If I had one dollar

November 26, 2009

Shredded Money Taco Too

I just love Twitter. I know it sounds lame and I used to scoff at it, but seriously, it’s turning into such a useful tool.

Just the other day, @jambutter tweeted about how many calories a US dollar could buy. I tweeted back and asked for source info and he passed on a note that the stats came from a study in the American Journal of Clinical Nutrition. This “research” took about 45 seconds.

I did a little further digging and I found this Time Magazine article that summarized the source data well but I’ve put it in my own format:

$1US = 1200 calories of potato chips
$1US = 875 calories of soda
$1US = 250 calories of vegetables
$1US = 170 calories of fresh fruit.

Now, the obvious point is that potato chips and soda drinks are more calorie dense than fruit and veggies so you get more calories for your dollar; however, they are not more nutrient dense and that means you eat more of them to feel satisfied.

To put these stats into perspective, I turned to my colleague professional home economist Amy Snider-Whitson who always has something to say about nutrition:

“This is why we have an epidemic of obesity and people suffering from chronic diseases that healthy diets could help to prevent (…and, no wonder people can’t grasp portion control when you buy a cheap snack and end up eating half a day’s calories!).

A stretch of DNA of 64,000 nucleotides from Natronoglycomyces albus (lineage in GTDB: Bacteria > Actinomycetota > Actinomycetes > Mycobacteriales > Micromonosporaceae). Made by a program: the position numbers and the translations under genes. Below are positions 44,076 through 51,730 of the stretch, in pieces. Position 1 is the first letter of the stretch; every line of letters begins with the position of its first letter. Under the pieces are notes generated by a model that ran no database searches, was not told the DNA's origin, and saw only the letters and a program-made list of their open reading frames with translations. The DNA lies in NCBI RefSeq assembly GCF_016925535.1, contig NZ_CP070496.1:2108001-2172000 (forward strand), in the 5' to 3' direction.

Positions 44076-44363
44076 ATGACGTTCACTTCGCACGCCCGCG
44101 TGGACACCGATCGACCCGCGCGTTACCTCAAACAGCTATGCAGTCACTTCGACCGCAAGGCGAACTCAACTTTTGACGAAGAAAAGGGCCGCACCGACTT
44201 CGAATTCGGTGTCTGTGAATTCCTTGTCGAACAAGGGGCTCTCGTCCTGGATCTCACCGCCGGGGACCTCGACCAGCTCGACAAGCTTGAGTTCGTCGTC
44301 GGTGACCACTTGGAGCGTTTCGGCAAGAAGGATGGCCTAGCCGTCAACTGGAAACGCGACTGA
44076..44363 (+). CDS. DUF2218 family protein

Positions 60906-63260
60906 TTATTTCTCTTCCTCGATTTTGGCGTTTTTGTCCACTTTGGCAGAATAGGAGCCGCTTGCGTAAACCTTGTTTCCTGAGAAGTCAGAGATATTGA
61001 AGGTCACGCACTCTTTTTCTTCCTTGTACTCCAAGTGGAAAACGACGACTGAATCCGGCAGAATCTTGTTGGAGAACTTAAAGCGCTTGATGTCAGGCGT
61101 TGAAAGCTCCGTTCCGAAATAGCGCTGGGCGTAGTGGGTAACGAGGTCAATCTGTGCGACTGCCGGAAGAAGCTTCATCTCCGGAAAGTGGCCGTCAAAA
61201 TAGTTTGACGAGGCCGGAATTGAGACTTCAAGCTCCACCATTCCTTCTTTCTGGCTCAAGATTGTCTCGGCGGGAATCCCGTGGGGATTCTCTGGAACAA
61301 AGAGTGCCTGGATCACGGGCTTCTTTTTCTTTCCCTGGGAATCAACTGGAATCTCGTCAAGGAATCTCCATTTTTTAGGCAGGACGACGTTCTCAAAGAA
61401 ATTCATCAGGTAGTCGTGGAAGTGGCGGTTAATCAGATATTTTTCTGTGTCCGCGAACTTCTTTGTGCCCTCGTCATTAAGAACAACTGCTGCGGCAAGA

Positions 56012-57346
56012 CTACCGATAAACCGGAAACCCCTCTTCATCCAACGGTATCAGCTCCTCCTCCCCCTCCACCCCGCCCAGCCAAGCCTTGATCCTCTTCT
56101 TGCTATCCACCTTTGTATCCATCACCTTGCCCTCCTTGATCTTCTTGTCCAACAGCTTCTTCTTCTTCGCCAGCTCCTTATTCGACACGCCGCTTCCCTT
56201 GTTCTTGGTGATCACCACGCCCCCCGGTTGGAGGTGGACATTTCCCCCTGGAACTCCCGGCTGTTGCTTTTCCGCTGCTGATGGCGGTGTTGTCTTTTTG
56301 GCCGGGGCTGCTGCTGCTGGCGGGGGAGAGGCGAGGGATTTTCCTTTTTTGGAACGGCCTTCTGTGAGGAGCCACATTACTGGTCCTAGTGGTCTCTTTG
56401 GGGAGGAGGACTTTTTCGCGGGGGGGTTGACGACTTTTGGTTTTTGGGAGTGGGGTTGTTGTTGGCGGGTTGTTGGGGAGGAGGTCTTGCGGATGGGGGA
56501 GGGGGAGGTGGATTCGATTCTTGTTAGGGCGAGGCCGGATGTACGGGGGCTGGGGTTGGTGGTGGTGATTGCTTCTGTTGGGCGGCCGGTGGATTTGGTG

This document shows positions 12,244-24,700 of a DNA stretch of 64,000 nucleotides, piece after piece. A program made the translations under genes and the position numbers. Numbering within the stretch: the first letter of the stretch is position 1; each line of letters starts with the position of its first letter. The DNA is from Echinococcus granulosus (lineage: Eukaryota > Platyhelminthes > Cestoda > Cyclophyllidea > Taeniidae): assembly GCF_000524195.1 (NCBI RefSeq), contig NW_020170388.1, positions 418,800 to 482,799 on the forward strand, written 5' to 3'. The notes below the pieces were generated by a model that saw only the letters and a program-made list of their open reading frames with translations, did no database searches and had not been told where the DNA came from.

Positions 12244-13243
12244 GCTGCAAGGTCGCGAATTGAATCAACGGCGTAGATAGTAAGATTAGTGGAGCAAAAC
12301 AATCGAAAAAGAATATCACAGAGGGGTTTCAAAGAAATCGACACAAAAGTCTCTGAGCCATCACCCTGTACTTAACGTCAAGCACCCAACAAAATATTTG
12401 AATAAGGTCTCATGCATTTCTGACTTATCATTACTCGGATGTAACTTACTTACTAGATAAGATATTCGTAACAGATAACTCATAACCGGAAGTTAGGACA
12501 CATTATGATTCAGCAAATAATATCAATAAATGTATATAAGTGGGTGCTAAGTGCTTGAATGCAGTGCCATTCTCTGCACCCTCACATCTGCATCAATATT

Unfortunately, the way we produce food today makes the nutritious choice often much more expensive. So, people choose calories over content. While many, many people consume too many calories on a daily basis, not one of us can say that we are getting too many essential nutrients. One consolation is that if we invest today in choosing nutrient dense foods, we might save health care dollars in the future.”

When you’re shopping, do you consciously plan how much of your budget is spent on nutrient dense foods? Or do the ‘chips’ (sorry, couldn’t resist the pun!) fall where they may?


Movie Friday: Frito’s not for today’s lunchbox

November 14, 2008

When I was growing up, it was great to be a kid. Petroleum based cheese products like Squeeze-a-Snack could be squirted right into your mouth(!) and Tang crystals gave us permission to drink Kool Aid for breakfast. If the food didn’t harm us, we could play with any of a number of dangerous toys such as Clackers and Lawn Darts; all these easily purchased food and amusement options made life for the under 12 set a daily adventure. Today’s kids live in Boresville by comparison! 

In fact, according to this article, childhood foods are becoming downright healthy and increasingly less childlike.  While I applaud this movement when I have my motherly hat on, I do get a kick out of remembering the wacky way marketers spoke to me as a kid. In my day, potato chips were almost a food group and lunch was supposed to be fun, not stylish or good for you. 

So, in the spirit of nostalgia, I present for your viewing pleasure, this commercial jingle that I often sang while dangling, 5-feet above concrete, upside down from rusty playground monkey bars.


Super foods on the menu

May 6, 2008

For quite some time now, smoothie joints have been highlighting the wonderful nutrient benefits in super foods such as blue, acai, goji and now even yum berries. This model is so successful that now other food service outlets are following course.